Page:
E-Scrap company evTerra Recycling has opened its San Antonio plant, closing the last chapter of the company’s nationwide expansion project.
EvTerra now has locations near Atlanta, Las Vegas and Chicago and in San Antonio. On Aug. 10, the company announced the opening of the 103,000-square-foot Texas plant, a newly constructed leased building that includes an e-scrap shredding and sorting system similar to those at evTerra’s other locations.
“Once we’re full, I think that from a process alone standpoint … we’d definitely be the top two or three in the country, if not the largest shredding operation,” said Jeff Gloyd, president of evTerra Recycling.
He estimated that, when they’re running at full capacity, the four locations will be able to collectively process over 120 million pounds per year.
The San Antonio plant is equipped with an SSI Q145 shredder, the same system used at the other plants. The identical systems provide efficiencies from operations, maintenance and staff training standpoints, Gloyd noted.
Learn more in person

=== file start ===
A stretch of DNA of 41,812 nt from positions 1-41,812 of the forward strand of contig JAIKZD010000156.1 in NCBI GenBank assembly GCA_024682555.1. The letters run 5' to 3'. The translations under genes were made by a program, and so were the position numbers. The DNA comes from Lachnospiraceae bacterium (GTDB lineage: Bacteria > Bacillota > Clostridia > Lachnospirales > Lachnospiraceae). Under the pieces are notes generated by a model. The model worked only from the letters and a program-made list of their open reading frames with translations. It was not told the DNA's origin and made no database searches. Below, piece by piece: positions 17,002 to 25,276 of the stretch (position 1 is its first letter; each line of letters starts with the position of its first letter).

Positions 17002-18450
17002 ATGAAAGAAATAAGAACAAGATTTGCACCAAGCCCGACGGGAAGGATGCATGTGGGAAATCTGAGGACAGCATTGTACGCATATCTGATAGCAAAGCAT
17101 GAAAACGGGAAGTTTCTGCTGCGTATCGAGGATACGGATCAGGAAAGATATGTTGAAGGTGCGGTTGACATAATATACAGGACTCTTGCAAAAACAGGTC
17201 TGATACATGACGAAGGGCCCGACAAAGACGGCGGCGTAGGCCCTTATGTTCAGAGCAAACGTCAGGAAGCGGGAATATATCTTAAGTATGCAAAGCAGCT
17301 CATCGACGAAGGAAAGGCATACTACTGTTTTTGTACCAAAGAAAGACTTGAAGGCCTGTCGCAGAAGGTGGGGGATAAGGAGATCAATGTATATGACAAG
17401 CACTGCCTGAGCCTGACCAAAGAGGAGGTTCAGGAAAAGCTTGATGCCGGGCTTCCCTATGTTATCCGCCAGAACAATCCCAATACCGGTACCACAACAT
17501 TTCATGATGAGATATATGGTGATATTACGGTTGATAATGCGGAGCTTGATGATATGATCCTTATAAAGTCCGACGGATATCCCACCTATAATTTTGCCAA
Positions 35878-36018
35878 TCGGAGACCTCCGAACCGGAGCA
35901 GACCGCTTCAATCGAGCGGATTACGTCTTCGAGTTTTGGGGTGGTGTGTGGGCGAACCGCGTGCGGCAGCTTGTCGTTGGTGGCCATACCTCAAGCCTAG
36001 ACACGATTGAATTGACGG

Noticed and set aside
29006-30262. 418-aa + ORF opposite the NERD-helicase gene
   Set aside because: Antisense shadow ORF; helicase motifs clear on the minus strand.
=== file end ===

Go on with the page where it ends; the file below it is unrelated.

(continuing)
Jeff Gloyd of evTerra will be discussing technology advancements used by the processor to improve hazard detection during a session at the E-Scrap & E-Reuse Conference in New Orleans. Gloyd will be part of the “Innovation in Action” discussion on Tuesday, Sept. 19 at 3:30 p.m. The session is part of an info-packed three day schedule. Register for the event today.
In terms of maintenance, each plant has spare sets of equipment in case equipment needs replacing, but the plant in Elgin, Ill., near Chicago, also has a cache of larger, more expensive replacement items that can be shipped to the other locations within 24 hours if needed, he said.
The San Antonio facility, which is still coming up to speed, will start with one shift. The Atlanta and Las Vegas-area plants are currently working on one shift, but the Elgin operation just increased to two shifts, he said.
When asked about further expansion plans, Gloyd said there aren’t currently solid plans for new processing locations.
“The focus is making this as good as can be for our customers and for operations and our team,” he said, “and then see what’s next.”
EvTerra is a subsidiary of Igneo Technologies, a global metals recovery firm focused on e-scrap. Igneo was acquired by non-ferrous smelting company Korea Zinc last year for roughly $442 million, and it is currently building a metals recovery operation with two furnaces in Savannah, Ga.
EvTerra will supply copper- and precious-metals-bearing scrap to the parent companies. Because of its role providing feedstock for commodities recovery, evTerra is focusing on processing end-of-life electronics, not reselling used devices.